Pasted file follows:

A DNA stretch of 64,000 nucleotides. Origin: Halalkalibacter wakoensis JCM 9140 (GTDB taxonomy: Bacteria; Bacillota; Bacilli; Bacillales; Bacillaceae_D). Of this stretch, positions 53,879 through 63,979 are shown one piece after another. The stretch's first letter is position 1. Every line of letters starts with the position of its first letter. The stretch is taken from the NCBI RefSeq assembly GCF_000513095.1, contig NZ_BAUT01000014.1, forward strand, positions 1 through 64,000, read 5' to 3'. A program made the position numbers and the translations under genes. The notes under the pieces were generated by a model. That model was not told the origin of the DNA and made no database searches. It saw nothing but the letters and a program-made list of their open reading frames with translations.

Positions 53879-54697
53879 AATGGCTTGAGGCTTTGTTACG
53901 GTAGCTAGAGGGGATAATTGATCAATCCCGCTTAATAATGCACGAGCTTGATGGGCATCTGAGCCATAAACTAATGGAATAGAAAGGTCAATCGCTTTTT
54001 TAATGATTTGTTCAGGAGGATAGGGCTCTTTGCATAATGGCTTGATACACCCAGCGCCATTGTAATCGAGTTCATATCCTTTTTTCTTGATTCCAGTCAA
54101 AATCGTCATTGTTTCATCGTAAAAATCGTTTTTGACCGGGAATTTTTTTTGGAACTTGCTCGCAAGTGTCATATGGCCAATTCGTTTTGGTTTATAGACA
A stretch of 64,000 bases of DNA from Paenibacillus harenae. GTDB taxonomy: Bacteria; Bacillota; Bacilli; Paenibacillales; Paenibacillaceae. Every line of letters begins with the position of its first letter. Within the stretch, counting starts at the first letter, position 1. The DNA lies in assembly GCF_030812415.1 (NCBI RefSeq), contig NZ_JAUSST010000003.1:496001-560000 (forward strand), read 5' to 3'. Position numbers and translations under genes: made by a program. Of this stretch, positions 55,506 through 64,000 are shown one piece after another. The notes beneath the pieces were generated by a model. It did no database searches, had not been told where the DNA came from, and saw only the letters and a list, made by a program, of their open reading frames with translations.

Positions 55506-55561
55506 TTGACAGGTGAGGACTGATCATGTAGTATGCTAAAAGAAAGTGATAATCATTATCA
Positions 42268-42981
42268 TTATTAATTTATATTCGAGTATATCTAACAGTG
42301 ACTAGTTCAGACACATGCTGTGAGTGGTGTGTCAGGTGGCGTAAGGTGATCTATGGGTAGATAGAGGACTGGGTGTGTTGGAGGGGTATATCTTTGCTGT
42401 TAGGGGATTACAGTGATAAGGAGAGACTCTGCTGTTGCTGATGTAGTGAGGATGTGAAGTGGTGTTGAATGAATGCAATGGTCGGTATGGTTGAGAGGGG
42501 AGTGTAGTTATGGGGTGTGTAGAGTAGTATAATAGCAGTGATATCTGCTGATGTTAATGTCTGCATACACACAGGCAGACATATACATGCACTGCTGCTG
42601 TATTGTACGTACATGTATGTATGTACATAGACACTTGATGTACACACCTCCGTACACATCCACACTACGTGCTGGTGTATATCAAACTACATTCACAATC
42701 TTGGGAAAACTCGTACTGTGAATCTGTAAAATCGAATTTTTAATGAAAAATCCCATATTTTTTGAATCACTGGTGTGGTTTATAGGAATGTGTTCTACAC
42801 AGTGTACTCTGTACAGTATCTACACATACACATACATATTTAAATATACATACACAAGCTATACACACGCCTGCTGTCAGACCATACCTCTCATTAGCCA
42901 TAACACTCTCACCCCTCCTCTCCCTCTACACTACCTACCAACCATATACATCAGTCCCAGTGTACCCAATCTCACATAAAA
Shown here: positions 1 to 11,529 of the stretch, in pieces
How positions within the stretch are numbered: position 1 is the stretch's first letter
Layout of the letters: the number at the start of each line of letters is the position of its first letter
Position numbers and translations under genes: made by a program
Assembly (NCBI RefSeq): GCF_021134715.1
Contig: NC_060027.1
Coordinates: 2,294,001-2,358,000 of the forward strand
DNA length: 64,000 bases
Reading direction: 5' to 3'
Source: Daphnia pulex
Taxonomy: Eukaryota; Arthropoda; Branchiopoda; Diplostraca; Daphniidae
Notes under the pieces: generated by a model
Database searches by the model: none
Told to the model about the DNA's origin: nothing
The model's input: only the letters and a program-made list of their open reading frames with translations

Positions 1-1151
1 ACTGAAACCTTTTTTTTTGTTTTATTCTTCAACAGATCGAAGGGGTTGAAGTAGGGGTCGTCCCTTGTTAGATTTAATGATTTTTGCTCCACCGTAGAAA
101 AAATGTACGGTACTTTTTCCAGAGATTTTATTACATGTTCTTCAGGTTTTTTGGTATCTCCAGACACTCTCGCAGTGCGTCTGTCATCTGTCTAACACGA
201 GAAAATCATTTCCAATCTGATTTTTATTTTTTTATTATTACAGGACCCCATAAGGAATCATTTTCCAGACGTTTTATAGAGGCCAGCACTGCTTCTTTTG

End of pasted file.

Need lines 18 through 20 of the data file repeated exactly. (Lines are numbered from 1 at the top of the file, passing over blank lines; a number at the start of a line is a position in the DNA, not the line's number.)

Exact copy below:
42901 TAACACTCTCACCCCTCCTCTCCCTCTACACTACCTACCAACCATATACATCAGTCCCAGTGTACCCAATCTCACATAAAA
Shown here: positions 1 to 11,529 of the stretch, in pieces
How positions within the stretch are numbered: position 1 is the stretch's first letter